We all suffer.

We all have pain.

We all have joy.

We all have dreams.

We all seek the best for our children.

In the end, we are the sum of all our stories, and not of a number in a bank account, or the badge on a car. The very essence of the economics of care is the realisation that our legacies are intertwined with our stories, instead of with our money. The bank balance might be unknown to others, but the legacy not. What are our legacy-building stories? Can we connect those? Can the “internet of stories” bring us back to one another? Restoration stories. Stories of camaraderie.

Stories require, as an essential ingredient, trust. To trust people and not machines, however, is the antithesis of our current metronomic-machine-based society. Based on Einstein’s dictum, that is precisely why it could succeed. To trust people requires a mindset other than blind trust in a machine. Trust people that they will not laugh at our stories, that we will not be ridiculed. Trust people that they will not falsify and twist, defraud, our stories to their advantage. Trust people to speak truthfully about our stories, but trust’s prerequisite is respect. Sadly, the respect for authority, age, parents, property, life, the environment, our children’s quality of life and so on is long lost.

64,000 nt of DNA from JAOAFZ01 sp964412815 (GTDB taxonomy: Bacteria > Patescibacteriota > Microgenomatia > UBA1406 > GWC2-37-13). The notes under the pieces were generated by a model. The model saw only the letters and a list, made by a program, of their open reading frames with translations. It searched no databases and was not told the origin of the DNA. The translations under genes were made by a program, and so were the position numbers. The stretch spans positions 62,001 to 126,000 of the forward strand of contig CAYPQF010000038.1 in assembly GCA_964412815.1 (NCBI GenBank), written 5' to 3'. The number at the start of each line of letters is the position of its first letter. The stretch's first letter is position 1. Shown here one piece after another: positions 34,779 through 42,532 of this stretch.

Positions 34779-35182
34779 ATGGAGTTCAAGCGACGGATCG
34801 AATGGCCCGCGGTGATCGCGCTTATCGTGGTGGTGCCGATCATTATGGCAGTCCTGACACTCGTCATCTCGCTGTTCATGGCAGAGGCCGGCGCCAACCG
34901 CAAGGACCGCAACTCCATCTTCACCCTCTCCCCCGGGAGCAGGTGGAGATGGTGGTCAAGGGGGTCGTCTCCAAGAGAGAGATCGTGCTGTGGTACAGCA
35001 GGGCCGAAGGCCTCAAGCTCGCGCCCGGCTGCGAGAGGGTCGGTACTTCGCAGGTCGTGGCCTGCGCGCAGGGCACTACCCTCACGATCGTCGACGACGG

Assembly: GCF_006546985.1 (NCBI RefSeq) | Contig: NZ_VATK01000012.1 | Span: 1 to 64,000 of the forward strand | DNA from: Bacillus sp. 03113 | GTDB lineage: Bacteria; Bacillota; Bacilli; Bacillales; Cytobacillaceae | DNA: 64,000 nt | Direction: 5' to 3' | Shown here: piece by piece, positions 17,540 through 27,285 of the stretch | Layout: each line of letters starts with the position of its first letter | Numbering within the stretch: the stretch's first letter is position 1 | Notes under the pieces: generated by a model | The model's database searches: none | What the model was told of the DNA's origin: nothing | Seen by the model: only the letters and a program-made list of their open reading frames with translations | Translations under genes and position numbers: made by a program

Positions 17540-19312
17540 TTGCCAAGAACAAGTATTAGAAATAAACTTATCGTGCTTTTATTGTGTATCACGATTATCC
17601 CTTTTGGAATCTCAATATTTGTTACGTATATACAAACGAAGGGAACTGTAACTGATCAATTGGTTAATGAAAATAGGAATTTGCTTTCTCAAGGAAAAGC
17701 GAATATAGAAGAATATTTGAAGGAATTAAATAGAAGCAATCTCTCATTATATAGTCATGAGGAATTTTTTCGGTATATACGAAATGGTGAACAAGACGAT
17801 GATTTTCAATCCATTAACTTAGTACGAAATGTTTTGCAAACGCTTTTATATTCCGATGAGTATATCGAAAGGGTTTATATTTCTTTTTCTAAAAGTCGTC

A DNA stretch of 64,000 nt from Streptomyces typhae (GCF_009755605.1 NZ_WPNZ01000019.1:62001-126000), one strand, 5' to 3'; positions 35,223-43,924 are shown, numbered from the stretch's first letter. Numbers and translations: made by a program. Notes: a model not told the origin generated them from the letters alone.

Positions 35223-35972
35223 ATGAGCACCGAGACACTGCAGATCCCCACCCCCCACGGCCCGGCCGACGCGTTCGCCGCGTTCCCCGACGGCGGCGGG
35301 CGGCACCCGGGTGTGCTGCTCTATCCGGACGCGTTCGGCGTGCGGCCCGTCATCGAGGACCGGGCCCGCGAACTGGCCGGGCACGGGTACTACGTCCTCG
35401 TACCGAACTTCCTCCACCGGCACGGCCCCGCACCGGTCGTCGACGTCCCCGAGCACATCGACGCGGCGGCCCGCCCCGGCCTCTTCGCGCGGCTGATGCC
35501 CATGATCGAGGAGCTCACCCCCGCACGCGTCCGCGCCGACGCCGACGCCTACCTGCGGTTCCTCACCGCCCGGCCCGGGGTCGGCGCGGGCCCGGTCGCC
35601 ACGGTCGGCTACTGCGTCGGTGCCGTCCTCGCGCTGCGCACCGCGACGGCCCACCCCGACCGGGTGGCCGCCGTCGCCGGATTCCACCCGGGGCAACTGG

In this season of “R”, Respect is arguably the biggest.

While stories of a utopian past abound, can we use this season of “R”, facing an unknowable and uncertain future, to write new stories to tell our children?

Stories that cement our society, one house, one block of flats, one suburb, one village, one community at a time. Stories of healing on which our children can build. Stories of character in which people stood up to fix Humpty Dumpty, and that in the face of a machine-dominated society and physical, environmental and economic adversity and despite rampant lawlessness, disrespect and the absence of trust. They fixed it by living, building and sharing stories of healing: healing of the environment, healing of relationships and healing of institutions; resilience from the bottom up. DM

The author is also the webmaster of